May 25, 2024

Tennessee football coach cited death of George Floyd, others as reason for helping players: report

The Tennessee Volunteers football program was hit with major penalties last week for committing more than 200 infractions during the head coaching tenure of Jeremy Pruitt.

New details revealed in a Knox News report on Monday appeared to show Pruitt’s rationale behind some of the things he was found to have done in violation of NCAA rules. The outlet obtained some of the details through FOIA requests.


Jeremy Pruitt in 2018
Then-Tennessee NCAA college football head coach Jeremy Pruitt speaks during Southeastern Conference Media Days in Atlanta, July 18, 2018. (AP Photo/John Bazemore, File)

Pruitt told investigators he was thinking about the deaths of George Floyd, Ahmaud Arbery and Breonna Taylor when he helped a player’s mother with some bills. Pruitt said the woman had come to him pleading for help because of financial hardships during the coronavirus pandemic.

“Then you throw in George Floyd, Ahmaud Arbery, Breonna Taylor, okay, so you sit there as a white man and you see all of this going on and you can see these kids suffering,” Pruitt told investigators, via Knox News.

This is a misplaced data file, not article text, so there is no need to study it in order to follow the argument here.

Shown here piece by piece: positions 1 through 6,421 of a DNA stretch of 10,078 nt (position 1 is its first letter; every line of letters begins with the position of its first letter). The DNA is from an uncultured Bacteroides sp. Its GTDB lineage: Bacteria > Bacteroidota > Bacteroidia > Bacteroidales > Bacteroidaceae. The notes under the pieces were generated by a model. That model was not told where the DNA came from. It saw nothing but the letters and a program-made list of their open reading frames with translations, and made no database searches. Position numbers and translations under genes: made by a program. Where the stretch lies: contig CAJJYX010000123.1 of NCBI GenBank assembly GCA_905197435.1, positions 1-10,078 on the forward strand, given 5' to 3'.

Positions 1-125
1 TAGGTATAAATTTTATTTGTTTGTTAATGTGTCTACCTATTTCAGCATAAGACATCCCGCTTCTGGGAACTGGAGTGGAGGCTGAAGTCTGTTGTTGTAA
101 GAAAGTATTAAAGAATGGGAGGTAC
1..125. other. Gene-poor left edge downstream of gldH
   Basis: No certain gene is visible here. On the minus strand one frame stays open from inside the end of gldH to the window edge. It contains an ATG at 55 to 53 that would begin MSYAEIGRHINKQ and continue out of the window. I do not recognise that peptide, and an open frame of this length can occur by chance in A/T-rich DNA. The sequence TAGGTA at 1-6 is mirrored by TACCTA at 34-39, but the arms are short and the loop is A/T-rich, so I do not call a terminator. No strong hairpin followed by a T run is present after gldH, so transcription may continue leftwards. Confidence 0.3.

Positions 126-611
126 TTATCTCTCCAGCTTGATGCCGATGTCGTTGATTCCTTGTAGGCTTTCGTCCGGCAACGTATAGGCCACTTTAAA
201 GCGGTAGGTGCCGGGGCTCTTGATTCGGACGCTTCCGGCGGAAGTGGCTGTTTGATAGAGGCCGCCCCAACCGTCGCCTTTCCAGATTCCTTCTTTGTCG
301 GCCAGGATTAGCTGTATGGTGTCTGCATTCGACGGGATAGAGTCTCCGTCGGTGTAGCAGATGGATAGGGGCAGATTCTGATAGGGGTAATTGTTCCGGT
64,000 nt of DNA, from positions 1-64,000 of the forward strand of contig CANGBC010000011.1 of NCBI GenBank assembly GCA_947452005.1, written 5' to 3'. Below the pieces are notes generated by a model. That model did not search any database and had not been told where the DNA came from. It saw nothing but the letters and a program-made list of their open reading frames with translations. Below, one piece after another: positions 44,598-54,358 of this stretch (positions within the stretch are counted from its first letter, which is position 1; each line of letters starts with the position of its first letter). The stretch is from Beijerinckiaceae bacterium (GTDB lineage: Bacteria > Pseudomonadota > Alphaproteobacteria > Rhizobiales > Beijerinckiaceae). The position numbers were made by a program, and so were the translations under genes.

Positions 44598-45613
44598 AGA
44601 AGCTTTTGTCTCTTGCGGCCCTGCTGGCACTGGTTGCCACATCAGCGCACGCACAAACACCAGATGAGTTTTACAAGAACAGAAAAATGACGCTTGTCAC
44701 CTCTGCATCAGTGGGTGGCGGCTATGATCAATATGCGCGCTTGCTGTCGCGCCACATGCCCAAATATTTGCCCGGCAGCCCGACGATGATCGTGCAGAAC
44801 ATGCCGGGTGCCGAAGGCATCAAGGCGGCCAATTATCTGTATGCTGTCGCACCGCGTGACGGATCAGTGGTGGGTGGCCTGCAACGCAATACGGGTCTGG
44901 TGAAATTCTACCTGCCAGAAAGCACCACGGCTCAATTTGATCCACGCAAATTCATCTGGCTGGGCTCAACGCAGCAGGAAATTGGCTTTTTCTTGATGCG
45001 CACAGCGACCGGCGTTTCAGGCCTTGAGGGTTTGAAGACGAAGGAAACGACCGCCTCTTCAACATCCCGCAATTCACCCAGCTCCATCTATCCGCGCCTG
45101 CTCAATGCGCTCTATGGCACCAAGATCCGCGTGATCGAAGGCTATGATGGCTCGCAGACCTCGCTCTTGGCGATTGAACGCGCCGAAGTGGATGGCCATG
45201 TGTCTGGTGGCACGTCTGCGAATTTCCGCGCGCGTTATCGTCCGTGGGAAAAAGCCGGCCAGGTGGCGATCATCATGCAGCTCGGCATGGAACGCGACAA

“… (It’s) pitiful when you sit in a room and you hear grown men, and I’m talking about our coaches too, when they talk about growing up and the circumstances that they’ve been under, because it’s hard for a white man to understand, right.”


George Floyd mural in Minneapolis, Minnesota
Damarra Atkins pays respect to George Floyd at a mural at George Floyd Square in Minneapolis on April 23, 2021. (AP/Julio Cortez)

Pruitt said he would have done it again and did not think he was breaking the rules based on what the university’s student assistance fund would have done in the same situation if the country was not in the middle of the pandemic. The student assistance fund, used for students with hardships, was reportedly low on cash.

The NCAA fined Tennessee $8 million after the organization determined the program committed more than 200 infractions during a three-year period under Pruitt, including 18 Level I violations. The NCAA’s report said most involved recruiting infractions and direct payments to athletes and their families. The benefits totaled about $60,000.

Tennessee avoided a postseason ban and Pruitt was given a six-year show-cause order.

The NCAA found that Pruitt or his wife were involved in impermissible payments to two prospects who later signed with Tennessee.

Jeremy Pruitt in 2017

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